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Discussion in 'Mac Pro' started by 3dflyboy1, Jul 15, 2011.
HD video editing, 3D modeling, specialized computing, ALL at the same time...it wil eat your CPU... that's the most intense I can imagine.
This being the key part of the statement....you obviously don't know what an HD post-production workflow is like...we use that power.
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professional video editing/professional audio/professional graphic design/industrial design? In these fields vast amounts of processing power is required To not only manipulate large amounts of data and processing, but also do it at a rate that makes the user money. Just because you don't use computers to their potential it doesn't mean that it is impossible.
If I won the lottery I'd have five of them doing handbrake encodes
It can be used
My wife is the producer and editor of a TV so she is constantly editing HD clips and working with other programs that suck the life out of the CPU. We also use the computer for gaming and school (it opens Microsoft Word really fast When you have a work flow that as demanding as editing HD footage, running AUTO CAD (3D rendering), etc you benefit from the added power. Yes you can run it on an i5 or maybe even an i3 but who wants to wait. When you think about a company do you pay employees to work or wait for there computers to process the graphic or design? Buying to products allow faster workflows ->more projects can get complete -> more clients because you have openings -> more money.
Being an old mainframer when only people with security clearances could use the "internet", I can remember the days when 4M of RAM was a "insanely powerful" machine.
How did they make movies and do video editing and image processing ten years ago? And is there anything really "better" about what we're able to do now with the newer machines?
There are uses in physics models, weather models, complex mathematics, biochemistry and so forth which could not possibly begin to run on a system with so little CPU power. Just look at the K Computer built for the RIKEN Advanced Institute for Computational Science with 548,352 cores at 10 Peta Flops. This is with raw CPU power not cheating with GPU's that only have very specialized uses.
I could see a physics professor having one of these Mac Pro's working for weeks on one problem.
Yes? Video editing and audio and certainly eat all that power.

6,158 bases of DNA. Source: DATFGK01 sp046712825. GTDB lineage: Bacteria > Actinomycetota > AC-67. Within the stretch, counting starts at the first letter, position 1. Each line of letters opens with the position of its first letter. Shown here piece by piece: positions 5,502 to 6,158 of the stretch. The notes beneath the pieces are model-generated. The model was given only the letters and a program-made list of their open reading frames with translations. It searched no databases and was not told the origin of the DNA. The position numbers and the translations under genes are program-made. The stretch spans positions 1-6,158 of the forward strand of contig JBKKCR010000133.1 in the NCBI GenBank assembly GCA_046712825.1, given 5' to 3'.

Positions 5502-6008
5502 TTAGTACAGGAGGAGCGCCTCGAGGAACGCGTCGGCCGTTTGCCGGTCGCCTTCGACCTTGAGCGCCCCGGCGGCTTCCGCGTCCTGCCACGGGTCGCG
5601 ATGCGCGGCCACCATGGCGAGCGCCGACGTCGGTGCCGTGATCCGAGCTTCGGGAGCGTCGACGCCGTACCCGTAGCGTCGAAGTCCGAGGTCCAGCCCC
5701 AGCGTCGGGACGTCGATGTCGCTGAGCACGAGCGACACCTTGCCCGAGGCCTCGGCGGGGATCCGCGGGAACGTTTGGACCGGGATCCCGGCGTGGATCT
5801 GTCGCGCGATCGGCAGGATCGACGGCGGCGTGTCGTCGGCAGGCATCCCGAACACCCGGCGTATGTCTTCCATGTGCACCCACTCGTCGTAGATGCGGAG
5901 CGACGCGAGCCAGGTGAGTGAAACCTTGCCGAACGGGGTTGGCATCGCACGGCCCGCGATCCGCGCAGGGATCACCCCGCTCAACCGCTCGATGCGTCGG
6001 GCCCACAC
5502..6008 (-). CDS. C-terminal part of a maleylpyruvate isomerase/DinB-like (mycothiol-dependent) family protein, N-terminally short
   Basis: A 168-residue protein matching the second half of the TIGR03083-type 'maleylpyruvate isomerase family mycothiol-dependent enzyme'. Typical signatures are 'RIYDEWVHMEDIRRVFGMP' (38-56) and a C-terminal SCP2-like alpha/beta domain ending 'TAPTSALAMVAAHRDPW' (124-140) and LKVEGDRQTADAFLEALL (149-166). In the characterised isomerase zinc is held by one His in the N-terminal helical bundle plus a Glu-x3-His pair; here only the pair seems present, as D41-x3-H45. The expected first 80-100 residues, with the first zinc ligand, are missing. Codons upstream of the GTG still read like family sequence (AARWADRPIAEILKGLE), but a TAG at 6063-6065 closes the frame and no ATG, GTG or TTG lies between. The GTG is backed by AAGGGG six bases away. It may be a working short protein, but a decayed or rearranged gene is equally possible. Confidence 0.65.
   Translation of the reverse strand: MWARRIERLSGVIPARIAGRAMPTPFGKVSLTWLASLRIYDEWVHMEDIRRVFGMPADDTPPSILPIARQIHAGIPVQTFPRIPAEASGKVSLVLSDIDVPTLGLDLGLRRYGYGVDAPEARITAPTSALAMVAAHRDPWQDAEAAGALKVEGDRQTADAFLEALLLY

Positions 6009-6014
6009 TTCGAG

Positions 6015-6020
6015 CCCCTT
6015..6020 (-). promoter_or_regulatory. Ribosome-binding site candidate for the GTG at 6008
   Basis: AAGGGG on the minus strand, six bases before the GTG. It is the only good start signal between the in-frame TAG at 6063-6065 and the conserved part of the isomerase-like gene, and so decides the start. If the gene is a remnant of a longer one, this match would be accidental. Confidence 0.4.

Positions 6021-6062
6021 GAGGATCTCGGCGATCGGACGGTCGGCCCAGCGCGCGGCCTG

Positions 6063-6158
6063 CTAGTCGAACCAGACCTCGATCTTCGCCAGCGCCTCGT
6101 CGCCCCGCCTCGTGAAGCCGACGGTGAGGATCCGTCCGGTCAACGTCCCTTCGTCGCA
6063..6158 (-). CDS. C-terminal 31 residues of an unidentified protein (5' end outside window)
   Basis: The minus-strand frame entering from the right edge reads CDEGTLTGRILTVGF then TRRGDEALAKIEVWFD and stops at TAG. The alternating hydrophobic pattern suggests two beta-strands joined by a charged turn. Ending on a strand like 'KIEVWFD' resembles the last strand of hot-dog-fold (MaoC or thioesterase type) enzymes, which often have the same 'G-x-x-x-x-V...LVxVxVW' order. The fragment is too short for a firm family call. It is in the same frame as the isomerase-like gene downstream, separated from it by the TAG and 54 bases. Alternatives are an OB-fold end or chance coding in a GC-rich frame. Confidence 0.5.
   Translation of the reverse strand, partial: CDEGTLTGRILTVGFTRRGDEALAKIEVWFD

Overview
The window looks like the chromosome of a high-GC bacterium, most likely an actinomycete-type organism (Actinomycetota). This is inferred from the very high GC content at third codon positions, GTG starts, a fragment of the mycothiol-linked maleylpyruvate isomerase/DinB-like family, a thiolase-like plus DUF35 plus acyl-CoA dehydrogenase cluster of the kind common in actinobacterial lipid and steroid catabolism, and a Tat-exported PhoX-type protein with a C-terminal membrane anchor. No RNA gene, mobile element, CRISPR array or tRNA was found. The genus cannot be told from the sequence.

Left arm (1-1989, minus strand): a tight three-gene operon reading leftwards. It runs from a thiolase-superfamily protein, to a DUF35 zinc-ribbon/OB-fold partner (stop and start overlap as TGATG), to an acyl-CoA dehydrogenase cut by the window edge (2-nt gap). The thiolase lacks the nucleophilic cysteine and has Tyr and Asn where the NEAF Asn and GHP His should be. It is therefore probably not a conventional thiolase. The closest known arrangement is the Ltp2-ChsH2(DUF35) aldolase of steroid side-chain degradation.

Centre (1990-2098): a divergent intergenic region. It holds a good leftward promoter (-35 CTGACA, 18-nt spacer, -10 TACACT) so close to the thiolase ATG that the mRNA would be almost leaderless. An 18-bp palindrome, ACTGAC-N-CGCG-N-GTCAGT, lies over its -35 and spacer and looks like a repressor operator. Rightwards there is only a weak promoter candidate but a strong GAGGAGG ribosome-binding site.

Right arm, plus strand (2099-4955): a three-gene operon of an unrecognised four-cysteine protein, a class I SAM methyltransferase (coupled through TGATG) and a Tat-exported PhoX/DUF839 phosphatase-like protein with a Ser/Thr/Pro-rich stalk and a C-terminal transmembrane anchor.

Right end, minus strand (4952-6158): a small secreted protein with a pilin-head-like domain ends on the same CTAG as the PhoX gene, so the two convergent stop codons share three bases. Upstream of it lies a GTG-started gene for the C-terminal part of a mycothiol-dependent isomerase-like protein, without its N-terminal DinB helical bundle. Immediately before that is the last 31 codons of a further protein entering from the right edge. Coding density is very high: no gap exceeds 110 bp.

As a developer I could eat all that power compiling code. I'm sure when Apple compiles OS X nightly they have a bunch of 12 core Mac Pros doing that work.
This. A million times over. To the people who insist that iMacs are good enough.
I currently am, and do every day.
I render projects faster, getting them to my clients faster, which opens my time for more clients thus making me more money....it's pretty simple.
Did a PowerMac G4 from 2003 really render the video you were dealing with then slower than a Mac Pro renders the video you're dealing with now? How big is the difference?
Having worked in video, this would be a big yes. Video software is still demanding speeds that hardware hasn't yet met. And at the rate video is increasing resolution, it could take a long while for hardware to catch up.
I use all 24 cores all the time
Rendering... need I say more?
Of course, but what if we just didn't increase resolution beyond a certain point? A PowerMac G4 renders 640x480 just fine. Probably better than a current top-of-the-line Mac Pro renders 4K.
That's like saying why play video games on the top of the line mac pro when you could simply buy an atari and play Pong
Resolution goes up for a reason.
People aren't any happier now than they were twenty years ago. In fact, it seems to be the opposite.
I'm just playing devils advocate here, and asking some questions that I think aren't asked enough.
At work I have a dual-quad Xeon Dell (2.5GHz). It takes it the guts of a working day to do one HD project render from Premier Pro. I can queue two or three in one day, start them rendering and have to use another machine the following work day.
So, next year I'm looking towards a Mac Pro with as many cores as I can get. Compared to the Dells, the Mac actually works out cheaper...
My workflow on my Mac Mini was so slow that I only ran the automator job right before going to sleep or right before leaving for work. When I woke up or got home, I'd have the results done. Depending on the size of the job, it would take maybe 5 to 10 hours. So yes, sometimes it wasn't even done by the time I woke up.
Particularly frustrating was if I screwed up the parameters or something goes wrong during the automator job... that's a whole calendar day lost. And if I fail to fix the problem correctly a few times in a row, that's almost a whole week lost. Good thing it's not how I make money!
On my Mac Pro the exact same job takes about 12 minutes.
Also, when transcoding in Handbrake, it's pretty cool seeing every single core pegged while the computer still remains 100% responsive. And I only have four cores. I think it would be pretty neat to see all cores pegged on a 12 core beast. Eventually I'm going to drop a hexacore in mine.
I do computational fluid dynamics... and let me say straight off the bat, the the so called 'maxed out mac pro' would HARDLY be able to visualize my 2-D data sets, let alone actually compute them.
Huge yes, but I wasn't working in broadcast level HD in 2003, I was a sophomore in college shooting MiniDV on a Canon GL2. But I can tell you that when the MacBook Pros went from 2.8Ghz dual core i7 to the current 2.3Ghz quad core i7's, my render times for my weekly 25 minute show went from 1.5 hours to 45 minutes with all the filters. My Mac Pro does it in 25. I've done some SD shows on my old Dual 1Ghz Power Mac G4 back in the day and I would wait over night for a show to render.
You must have really special softwares.